He had a smile that could warm up a room and a personality that could make you feel as if you were worth a million dollars. His determination and will was strong. He taught himself to play soccer while in high school.
After just two years in the game, he landed a scholarship to Lyon College. Coaches and teammates remember him as the “one goal wonder.” Not having as much training as other players, his willing attitude and hard work ethic separated him from many.
The first chance he received to play in a college game, he scored on the very first play. That’s just one account that describes his characteristics. His love for soccer is just one of the many ways Barry Burse Jr is remembered by family and friends.
Burse died at 19 years old, murdered by Bandreicus Farmer in the drive way of his ex-girlfriend’s home, in Memphis while he was visiting family and friends in the summer of 2013.
“There are no words to describe the feeling or the senseless situation,” said Burse’s mother Vickie burse.
Since Barry’s murder, the Memphis Police Department investigated 168 murders in Memphis in 2014, 14 of them being children.
“There’s more crime currently being caused by youth than adults,” said Memphis police officer J.J Smith.
Now, a few advocates in Memphis are striving to help reduce crime that involves children and teens. Advocates have dedicated their time and energy into making Memphis a better city.
“With all the crime going on in Memphis, someone has to look after them and give them guidance,” said fourth grade teacher Andrea Dandridge.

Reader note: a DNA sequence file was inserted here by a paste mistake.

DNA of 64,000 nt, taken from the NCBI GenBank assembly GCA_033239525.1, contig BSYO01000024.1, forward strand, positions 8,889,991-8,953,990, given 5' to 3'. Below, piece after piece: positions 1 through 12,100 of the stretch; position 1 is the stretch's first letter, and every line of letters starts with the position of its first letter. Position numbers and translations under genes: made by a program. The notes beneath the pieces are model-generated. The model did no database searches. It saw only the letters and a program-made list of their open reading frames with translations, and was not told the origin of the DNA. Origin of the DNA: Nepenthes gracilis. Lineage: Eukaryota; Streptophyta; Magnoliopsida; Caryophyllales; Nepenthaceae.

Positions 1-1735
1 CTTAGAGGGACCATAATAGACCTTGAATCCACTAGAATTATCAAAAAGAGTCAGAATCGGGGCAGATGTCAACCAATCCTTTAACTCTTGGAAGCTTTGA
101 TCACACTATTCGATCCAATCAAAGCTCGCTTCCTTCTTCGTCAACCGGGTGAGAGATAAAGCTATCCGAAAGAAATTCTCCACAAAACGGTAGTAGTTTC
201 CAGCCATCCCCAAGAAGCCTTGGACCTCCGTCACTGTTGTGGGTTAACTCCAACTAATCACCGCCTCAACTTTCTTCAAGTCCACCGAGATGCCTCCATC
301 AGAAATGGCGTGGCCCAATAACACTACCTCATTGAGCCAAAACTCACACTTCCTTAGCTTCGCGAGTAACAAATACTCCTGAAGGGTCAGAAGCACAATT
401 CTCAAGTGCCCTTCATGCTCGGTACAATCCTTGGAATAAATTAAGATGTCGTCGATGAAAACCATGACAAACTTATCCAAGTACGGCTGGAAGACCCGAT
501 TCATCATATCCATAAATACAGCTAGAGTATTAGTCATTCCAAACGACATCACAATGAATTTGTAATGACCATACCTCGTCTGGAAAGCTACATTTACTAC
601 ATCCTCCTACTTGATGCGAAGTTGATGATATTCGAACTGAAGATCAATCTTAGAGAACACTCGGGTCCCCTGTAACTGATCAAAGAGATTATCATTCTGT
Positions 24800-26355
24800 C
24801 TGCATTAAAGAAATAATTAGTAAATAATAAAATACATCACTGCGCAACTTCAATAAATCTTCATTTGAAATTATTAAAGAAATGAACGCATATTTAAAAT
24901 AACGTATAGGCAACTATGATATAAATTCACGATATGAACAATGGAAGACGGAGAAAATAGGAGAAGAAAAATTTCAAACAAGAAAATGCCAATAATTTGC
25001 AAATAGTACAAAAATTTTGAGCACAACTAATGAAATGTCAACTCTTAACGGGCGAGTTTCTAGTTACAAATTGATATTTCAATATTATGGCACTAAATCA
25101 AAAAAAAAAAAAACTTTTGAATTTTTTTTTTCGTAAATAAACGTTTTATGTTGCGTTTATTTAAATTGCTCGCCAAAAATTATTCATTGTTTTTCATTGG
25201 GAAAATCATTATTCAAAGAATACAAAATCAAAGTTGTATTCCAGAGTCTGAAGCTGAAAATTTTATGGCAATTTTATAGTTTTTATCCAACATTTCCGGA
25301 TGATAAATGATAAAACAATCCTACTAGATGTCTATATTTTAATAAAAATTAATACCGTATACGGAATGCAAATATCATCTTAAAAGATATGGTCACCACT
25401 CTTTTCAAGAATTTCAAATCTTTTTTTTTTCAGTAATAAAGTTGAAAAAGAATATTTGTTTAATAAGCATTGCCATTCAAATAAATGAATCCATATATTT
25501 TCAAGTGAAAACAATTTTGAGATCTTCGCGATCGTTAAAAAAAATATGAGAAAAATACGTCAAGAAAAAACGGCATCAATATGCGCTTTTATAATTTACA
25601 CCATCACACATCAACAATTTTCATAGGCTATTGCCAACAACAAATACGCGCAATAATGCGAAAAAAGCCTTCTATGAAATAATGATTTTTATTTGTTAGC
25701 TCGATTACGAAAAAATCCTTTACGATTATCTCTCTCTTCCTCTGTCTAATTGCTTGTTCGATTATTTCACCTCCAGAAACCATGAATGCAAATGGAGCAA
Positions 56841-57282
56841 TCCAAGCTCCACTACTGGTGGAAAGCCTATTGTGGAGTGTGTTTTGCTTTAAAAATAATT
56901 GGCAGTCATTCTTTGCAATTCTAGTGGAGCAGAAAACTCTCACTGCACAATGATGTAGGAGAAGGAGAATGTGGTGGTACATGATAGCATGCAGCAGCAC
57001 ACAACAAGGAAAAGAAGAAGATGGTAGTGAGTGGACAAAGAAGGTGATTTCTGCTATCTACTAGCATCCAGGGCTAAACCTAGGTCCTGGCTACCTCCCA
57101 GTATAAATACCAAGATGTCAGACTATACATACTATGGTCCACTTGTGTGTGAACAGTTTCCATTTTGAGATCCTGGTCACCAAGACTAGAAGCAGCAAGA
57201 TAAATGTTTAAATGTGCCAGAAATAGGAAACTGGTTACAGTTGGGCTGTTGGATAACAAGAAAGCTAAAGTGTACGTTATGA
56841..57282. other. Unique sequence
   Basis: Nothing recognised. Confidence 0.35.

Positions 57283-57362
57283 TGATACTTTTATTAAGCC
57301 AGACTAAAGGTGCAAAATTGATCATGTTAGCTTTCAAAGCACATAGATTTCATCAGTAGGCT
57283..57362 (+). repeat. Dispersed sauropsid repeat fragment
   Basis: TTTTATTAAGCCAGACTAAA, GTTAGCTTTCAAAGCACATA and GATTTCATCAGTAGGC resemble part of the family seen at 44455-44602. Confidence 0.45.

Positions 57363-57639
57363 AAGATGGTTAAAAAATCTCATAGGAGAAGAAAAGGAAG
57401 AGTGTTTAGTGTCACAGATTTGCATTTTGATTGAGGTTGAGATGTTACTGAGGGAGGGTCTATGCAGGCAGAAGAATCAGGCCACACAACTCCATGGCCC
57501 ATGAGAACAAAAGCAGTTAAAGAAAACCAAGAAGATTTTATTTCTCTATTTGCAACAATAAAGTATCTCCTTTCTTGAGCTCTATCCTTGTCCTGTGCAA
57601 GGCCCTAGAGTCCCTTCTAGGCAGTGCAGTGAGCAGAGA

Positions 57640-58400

According to Smith, there are a number of things that cause children to commit crimes such as lack of parental supervision and guidance and peer pressure from peers in the community.
“Maybe if there were someone to give guidance to the guy that killed my son, it could’ve been prevented,” said Vickie Burse.
There are a number of community centers and organizations that provide help for children,” said Smith.
Aside from public centers, there are activists and mentors in the Memphis community that dedicate time to helping children stay off the street.
Dandridge is one of them.
This is her first year as a teacher at Riverview Elementary. Before she decided to teach, she was the Human Resource Manager at McKesson. McKesson is a Fortune 500 company. It provides health care information technology and is a Pharmaceutical Distributor.
After years of thought, she decided to leave her profession and go back to school for her education certification in January of 2015.
“Have you ever been in a situation where you’ve felt like you were obligated to help someone, or developed a relationship with someone who needed you?” Dandridge asked.
“That’s how I’ve felt for the past eight years,” she answered.
Dandridge now teaches and watches after many. She even has started a dance team at Riverview for young girls.
“This gives them something to motivate them and keep them from running around the neighborhood until their parents get home,” she said.
Tavis Wade-Jones is also another activist in the Memphis Community. She’s the mentor of the high school organization, Modern Distinctive Ladies (MDL). MDL is a nonprofit organization for young ladies.
They are required to do community service, attend church services, work on scholarships, resumes, host and plan events along with many more things that’ll be beneficial to their growth.
“This is something I started in 1988 when I was in high school. I chose to continue It because I felt this is a program young girls in the community need,” Jones said.
Jones is a Memphis native, however, she now lives in Austin. She travels to Memphis twice a month to oversee activities and spend time with her girls.
“I want to keep these girls from going down the wrong path, and young men if I can help them. This is my calling,” Jones said.
Dandridge and Jones both are thoroughly involved in the Memphis community. They plan to continue what they are doing to help secure better opportunities and lifestyles for youth by making sure there are active within the community and getting more youth to join their organizations.